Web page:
The role of geographic disparities in outcomes after orthopaedic trauma surgery

Published:November 08, 2022DOI:


      • The aim of this study was to examine the correlation between patient rurality, socioeconomic status, and outcomes after orthopedic trauma.
      • A nationally representative sample, representing over 1 million patients, was used to build population-weighted logistic regression models.
      • Rural patients with hip fracture were 32% more likely to die than urban patients with hip fracture (P < 0.001).
      • Patients with low income were 23% more likely to die than patients with high income (p = 0.002) in the urban polytrauma group.
      • Objective measures of disparity-sensitive healthcare are needed to ensure optimal care for all orthopedic trauma patients.



      Healthcare disparities linked to patient rurality and socioeconomic status are known to exist, but few studies have examined the effect of urban versus rural status on outcomes after orthopedic trauma surgery. The aim of this study was to examine the correlation between patient rurality, socioeconomic status, and outcomes after orthopedic trauma.

      Materials and methods

      This is a retrospective cohort study of patients diagnosed with a hip or long bone fracture between January 2016 and December 2017. Data were collected from the Nationwide Inpatient Sample (NIS), a 20% weighted sample of 95% of the U.S. inpatient population. Patients were stratified into 3 groups: isolated hip fracture, isolated long bone fracture, and polytrauma. Bivariate analysis was completed using chi-squared tests for categorical variables and t-tests for continuous variables. Multivariable analysis was completed using population-weighted logistic regression models, based on a conceptual model derived selection of covariates.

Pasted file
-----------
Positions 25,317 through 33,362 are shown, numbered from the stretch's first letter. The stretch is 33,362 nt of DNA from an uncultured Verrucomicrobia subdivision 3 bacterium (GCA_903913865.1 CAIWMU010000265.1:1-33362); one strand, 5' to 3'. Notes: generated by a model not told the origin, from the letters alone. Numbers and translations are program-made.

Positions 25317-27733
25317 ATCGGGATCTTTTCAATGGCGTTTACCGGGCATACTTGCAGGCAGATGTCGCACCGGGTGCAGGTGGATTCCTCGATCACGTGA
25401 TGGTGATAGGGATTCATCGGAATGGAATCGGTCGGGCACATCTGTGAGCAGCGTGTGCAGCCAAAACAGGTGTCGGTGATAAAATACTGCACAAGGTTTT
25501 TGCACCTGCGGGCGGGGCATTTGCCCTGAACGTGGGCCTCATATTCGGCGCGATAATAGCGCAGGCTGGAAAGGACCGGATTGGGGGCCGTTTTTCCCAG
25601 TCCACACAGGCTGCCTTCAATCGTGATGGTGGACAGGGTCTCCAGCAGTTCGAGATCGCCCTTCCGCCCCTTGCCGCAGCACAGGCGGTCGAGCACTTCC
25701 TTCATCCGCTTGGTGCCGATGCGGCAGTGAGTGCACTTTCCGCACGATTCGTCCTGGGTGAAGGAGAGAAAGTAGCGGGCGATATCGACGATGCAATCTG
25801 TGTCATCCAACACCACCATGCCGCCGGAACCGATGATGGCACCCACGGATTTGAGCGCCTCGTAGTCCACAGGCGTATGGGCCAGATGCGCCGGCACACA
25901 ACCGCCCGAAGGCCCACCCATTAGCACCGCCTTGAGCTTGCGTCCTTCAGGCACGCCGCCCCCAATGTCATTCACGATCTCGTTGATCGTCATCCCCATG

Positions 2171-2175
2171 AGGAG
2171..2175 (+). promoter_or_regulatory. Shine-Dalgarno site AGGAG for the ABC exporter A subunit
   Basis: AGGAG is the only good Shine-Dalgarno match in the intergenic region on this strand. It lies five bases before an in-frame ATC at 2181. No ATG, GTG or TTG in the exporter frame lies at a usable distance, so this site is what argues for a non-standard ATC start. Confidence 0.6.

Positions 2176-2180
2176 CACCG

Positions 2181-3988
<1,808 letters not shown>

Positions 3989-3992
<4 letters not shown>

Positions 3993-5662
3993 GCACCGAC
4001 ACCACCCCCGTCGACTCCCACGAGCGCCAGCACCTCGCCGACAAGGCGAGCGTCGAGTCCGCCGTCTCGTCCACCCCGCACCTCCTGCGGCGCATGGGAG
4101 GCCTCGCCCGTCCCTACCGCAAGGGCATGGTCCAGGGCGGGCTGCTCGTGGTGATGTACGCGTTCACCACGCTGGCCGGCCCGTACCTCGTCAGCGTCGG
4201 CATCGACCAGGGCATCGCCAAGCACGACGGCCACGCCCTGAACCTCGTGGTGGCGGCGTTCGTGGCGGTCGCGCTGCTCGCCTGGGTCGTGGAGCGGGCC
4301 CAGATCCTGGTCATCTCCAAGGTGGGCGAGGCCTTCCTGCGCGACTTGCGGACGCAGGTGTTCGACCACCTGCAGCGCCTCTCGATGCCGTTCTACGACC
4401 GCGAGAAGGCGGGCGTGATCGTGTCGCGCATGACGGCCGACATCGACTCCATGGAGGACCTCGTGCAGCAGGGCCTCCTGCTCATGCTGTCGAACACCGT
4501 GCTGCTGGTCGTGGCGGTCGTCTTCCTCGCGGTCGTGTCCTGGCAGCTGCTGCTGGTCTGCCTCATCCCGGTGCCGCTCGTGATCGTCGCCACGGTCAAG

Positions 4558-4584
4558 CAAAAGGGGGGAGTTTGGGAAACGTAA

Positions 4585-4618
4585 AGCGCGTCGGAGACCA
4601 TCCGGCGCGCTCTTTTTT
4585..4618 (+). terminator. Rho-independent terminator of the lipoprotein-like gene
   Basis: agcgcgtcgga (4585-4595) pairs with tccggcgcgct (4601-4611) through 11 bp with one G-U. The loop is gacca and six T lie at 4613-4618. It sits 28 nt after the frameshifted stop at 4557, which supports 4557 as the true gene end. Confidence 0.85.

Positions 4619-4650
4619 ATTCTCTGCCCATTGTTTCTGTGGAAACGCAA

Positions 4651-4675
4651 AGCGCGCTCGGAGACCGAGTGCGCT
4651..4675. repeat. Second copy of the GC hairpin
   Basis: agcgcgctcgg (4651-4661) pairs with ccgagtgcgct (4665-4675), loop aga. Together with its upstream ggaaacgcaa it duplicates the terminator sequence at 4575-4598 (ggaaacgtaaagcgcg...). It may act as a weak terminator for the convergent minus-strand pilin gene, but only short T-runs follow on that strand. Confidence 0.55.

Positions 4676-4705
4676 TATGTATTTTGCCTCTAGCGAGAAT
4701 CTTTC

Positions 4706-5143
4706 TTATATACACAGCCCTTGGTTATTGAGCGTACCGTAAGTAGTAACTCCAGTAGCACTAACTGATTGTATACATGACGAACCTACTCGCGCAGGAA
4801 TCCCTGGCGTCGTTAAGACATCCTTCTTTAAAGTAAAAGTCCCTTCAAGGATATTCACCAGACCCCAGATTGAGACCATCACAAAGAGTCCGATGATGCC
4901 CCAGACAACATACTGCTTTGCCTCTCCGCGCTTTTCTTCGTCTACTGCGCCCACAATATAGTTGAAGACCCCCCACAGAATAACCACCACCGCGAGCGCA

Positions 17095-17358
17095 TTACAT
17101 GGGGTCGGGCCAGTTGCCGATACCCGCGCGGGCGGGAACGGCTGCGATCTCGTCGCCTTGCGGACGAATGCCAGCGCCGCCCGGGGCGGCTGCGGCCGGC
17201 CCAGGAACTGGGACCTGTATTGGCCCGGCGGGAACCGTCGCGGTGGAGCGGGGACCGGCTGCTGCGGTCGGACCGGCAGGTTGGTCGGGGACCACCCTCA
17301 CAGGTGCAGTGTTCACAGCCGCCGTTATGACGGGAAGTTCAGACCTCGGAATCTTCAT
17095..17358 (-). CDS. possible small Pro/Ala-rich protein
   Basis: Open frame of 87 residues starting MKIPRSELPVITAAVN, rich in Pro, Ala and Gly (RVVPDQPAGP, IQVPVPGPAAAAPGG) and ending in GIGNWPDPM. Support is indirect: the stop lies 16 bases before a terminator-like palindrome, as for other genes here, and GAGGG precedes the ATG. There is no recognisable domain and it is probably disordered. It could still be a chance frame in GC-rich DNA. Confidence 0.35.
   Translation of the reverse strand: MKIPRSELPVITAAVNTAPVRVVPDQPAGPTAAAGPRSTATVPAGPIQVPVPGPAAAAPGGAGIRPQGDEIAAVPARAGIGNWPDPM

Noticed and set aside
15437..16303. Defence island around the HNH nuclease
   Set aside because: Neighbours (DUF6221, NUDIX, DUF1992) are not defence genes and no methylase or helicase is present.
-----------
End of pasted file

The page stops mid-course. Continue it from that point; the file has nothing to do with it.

We included 235,393 patients diagnosed with a hip or extremity fracture. These were weighted to represent 1,176,965 patients nationally. In the hip fracture group, rural patient status was associated with higher odds of mortality (OR 1.32, P < 0.001) but not complications (OR 0.95, P = 0.082). In the extremity fracture and polytrauma groups, rural patient status was not associated with significantly higher odds of mortality or complications. In the urban polytrauma group, zip code with below-median income was associated with increased odds of mortality (OR 1.23, P = 0.002) but not complications. In the rural polytrauma group, zip code with below-median income was not associated with significantly increased odds of mortality or complications. In the hip fracture and extremity fracture groups, below-median income was not associated with significantly higher odds of mortality.


      We found that rural patients with hip fracture have higher mortality compared to urban patients and that socioeconomic disparities in mortality after a polytrauma exist in urban settings. These results speak to the ongoing need to develop objective measures of disparity-sensitive healthcare and optimize trauma systems to better serve low-income patients and patients in rural areas.


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